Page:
Salustiano: In Red and Black

Laz More

His art is the result of an intellectual process, calculated and refined until it achieves the desired result.


Spanish painter Salustiano García Cruz (Seville, 1965) answers simply by his first name, ridding his persona of surname, artifice, complement or accessory: the same intention he applies to the creative process.

SALUSTIANO GARCÍA. / Photo: David Palacín.

“I think of the idea I want to present and look for the way to remove all accessories. Better if I can express it with the minimum elements possible, almost like pruning unnecessary branches. I then try to materialize it with respect and affection,” says the artist from a cabin near Yosemite National Park, where he is painting for his next exhibition.

studied fine arts at the Universidad de Sevilla. His meteoric career spans the globe, with solo exhibitions and group shows in Germany, China, Chile, USA, Spain, Japan, Russia, Korea and Switzerland. He is also a regular at the world’s most prestigious art fairs like ARCO and Art Miami, or the international art fairs in Moscow, Tokyo, Frankfurt and Shanghai, among others. He admires Hockney, Holbein, and Francis Bacon, but his inspiration comes from his own experiences.

SALUSTIANO. 1. Black Nº 2 (Jorg). 2. Leire con pistola.

“Everything influences me. The art I see and the life I live”. He is especially attracted to the little things: “sunlight, the smell of wet earth and poppies, shadows, the endless green of a small blade of grass, the perfect mechanism of the legs of an almost translucent spider, the eve of holidays, quince jelly.”

shares his life with Andalusian sculptress Ángela Lergo and their young son.

Since his first exhibition, Hombre del Futuro (1994), at the Museo Provincial de Huelva, his intimate, poetic oeuvre has captivated the attention of both critics and collectors.

Fine, realistic paintings armed with humanistic eloquence, his works dither between renaissance portraiture and Eastern sensibility, surrounded by the postmodern context that possesses it. His pieces exude a refined spirituality that digs deeply into the viewer’s consciousness. Salustiano plays with irony and humor through lyrical contemplation, denying any religious preference.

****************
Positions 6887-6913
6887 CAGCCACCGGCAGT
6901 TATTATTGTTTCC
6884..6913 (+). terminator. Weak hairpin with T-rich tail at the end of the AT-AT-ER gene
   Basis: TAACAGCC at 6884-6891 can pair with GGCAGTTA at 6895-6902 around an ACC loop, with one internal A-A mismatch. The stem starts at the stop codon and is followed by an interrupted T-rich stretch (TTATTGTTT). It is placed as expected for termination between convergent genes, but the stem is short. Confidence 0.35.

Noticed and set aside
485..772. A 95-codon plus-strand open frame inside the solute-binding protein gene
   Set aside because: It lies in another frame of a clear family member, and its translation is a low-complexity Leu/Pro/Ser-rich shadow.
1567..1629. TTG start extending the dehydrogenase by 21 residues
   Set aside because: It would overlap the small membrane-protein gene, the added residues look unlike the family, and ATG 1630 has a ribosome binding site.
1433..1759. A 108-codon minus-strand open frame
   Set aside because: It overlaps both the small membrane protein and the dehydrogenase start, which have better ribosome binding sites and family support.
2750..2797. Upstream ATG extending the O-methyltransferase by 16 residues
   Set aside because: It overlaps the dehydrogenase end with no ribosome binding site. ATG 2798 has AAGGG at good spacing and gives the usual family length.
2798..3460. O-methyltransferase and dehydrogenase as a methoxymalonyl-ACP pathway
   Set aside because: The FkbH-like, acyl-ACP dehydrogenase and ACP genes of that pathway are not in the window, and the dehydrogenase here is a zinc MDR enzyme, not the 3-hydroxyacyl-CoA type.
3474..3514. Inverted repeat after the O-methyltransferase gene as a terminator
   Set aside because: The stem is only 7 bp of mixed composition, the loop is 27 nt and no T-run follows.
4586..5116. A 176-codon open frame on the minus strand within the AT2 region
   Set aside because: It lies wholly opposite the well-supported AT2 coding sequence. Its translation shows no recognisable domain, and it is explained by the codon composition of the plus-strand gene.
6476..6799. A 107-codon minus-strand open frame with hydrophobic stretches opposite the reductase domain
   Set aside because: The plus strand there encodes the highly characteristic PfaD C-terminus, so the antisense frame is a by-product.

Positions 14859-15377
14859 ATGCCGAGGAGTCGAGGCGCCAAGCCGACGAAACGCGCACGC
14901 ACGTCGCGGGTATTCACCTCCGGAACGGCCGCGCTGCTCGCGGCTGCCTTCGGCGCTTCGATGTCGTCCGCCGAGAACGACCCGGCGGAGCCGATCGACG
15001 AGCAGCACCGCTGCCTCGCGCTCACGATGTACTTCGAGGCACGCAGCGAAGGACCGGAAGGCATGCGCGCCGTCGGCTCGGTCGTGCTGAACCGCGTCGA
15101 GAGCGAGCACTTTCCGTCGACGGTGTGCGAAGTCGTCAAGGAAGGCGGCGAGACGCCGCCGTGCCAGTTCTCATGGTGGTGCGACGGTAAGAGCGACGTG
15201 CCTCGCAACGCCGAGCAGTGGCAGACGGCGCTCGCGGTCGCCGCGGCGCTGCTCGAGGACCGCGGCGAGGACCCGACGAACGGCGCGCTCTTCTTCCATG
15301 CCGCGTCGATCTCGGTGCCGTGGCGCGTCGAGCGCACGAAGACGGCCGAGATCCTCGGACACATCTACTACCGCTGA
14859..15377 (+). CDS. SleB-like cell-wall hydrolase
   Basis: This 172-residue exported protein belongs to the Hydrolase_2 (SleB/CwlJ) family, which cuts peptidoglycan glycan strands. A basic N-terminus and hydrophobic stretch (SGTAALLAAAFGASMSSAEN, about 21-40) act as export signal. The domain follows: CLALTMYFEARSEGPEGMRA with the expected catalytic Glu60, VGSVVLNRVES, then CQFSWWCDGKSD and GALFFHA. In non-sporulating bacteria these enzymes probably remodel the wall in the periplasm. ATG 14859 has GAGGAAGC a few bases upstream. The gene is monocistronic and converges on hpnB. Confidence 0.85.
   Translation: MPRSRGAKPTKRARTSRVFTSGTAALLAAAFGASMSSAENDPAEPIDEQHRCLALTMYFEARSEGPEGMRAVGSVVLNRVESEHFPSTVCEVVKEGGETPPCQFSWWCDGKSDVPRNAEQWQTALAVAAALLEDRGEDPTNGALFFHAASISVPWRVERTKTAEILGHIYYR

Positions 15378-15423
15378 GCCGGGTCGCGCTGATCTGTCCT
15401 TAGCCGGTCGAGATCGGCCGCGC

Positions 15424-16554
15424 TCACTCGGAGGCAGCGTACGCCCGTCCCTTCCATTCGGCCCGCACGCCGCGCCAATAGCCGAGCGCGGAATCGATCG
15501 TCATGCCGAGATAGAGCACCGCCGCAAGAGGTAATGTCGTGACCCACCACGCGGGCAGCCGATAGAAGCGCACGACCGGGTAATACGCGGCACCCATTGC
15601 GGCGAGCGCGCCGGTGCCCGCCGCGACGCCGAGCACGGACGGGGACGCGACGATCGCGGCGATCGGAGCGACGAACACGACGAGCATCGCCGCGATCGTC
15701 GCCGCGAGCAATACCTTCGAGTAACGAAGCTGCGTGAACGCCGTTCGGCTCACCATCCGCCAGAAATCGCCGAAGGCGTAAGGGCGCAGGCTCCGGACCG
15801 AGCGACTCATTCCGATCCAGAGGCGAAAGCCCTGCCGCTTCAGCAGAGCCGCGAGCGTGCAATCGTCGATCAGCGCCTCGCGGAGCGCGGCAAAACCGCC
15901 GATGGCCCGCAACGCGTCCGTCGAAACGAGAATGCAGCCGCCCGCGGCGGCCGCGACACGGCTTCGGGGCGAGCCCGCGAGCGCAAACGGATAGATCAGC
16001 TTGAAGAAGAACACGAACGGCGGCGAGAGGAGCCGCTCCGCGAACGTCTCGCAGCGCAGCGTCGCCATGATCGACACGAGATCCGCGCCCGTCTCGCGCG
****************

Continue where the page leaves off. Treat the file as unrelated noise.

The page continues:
The backgrounds of his paintings are blood red. Not only because red is a stimulating poetic proposition, but because, like blood, his work penetrates the viewer in a visceral way. “Red is a color filled with connotations and intentions. It provokes feelings of beauty, of the absolute, of absence of time, of calm, and at the same time, it is an expression of force; it is the color of blood, of religion and of the chosen ones. Red has the power to transcend its own condition of color to become a symbol”.

Recently, black has begun to replace red in his paintings. Once more, it is a way of getting closer to the absolute.

It is difficult to withdraw from the defiant gaze of the models when confronting the work of Salustiano. On the contrary, the viewer clings to the image as he would to an amulet, a source of peace, harmony and balance. His work can be disturbing and beautiful but refrains from specific themes. Its only intention is to capture the viewer and provide a moment of beauty and serenity. “I aim to inspire a particular state of mind, always pursuing an emotional purpose. In that sense, my pieces work very much like music or abstract painting”.

He resorts to anonymous models for his paintings, people he meets in the street. “They are not necessarily beautiful, but I sense they can help me convey a particular emotion. Later I’ve discovered that, in every case, those people were very special individuals, and strangely enough, many of them were related to music.”